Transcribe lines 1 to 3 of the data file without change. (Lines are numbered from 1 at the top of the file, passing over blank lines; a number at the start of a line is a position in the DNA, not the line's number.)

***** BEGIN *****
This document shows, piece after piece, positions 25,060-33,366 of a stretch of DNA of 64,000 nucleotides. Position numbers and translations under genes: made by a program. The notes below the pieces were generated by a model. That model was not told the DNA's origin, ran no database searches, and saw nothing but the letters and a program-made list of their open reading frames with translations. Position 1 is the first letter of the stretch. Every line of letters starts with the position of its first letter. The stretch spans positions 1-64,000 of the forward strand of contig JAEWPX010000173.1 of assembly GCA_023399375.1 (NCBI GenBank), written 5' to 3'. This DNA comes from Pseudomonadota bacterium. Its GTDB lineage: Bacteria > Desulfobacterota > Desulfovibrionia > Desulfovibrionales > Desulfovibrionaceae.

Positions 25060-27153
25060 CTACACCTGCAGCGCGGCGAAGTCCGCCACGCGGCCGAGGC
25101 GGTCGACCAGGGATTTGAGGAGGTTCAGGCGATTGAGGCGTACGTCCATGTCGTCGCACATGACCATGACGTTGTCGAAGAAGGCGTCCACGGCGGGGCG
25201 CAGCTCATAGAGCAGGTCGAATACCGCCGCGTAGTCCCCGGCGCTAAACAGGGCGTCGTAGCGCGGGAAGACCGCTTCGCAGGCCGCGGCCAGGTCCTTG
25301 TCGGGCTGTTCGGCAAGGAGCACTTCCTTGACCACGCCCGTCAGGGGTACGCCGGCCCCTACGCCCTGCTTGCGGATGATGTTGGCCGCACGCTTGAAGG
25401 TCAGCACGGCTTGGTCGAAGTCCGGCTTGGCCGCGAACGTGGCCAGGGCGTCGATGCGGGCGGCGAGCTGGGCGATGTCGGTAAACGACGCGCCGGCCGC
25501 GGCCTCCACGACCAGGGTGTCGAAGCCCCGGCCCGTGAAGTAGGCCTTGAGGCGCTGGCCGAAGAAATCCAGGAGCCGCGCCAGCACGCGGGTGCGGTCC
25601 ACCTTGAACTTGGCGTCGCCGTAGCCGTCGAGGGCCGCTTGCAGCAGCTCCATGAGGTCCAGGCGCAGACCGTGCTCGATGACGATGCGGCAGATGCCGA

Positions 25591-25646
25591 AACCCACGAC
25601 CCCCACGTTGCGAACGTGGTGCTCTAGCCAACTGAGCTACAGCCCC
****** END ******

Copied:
This document shows, piece after piece, positions 25,060-33,366 of a stretch of DNA of 64,000 nucleotides. Position numbers and translations under genes: made by a program. The notes below the pieces were generated by a model. That model was not told the DNA's origin, ran no database searches, and saw nothing but the letters and a program-made list of their open reading frames with translations. Position 1 is the first letter of the stretch. Every line of letters starts with the position of its first letter. The stretch spans positions 1-64,000 of the forward strand of contig JAEWPX010000173.1 of assembly GCA_023399375.1 (NCBI GenBank), written 5' to 3'. This DNA comes from Pseudomonadota bacterium. Its GTDB lineage: Bacteria > Desulfobacterota > Desulfovibrionia > Desulfovibrionales > Desulfovibrionaceae.

Positions 25060-27153
25060 CTACACCTGCAGCGCGGCGAAGTCCGCCACGCGGCCGAGGC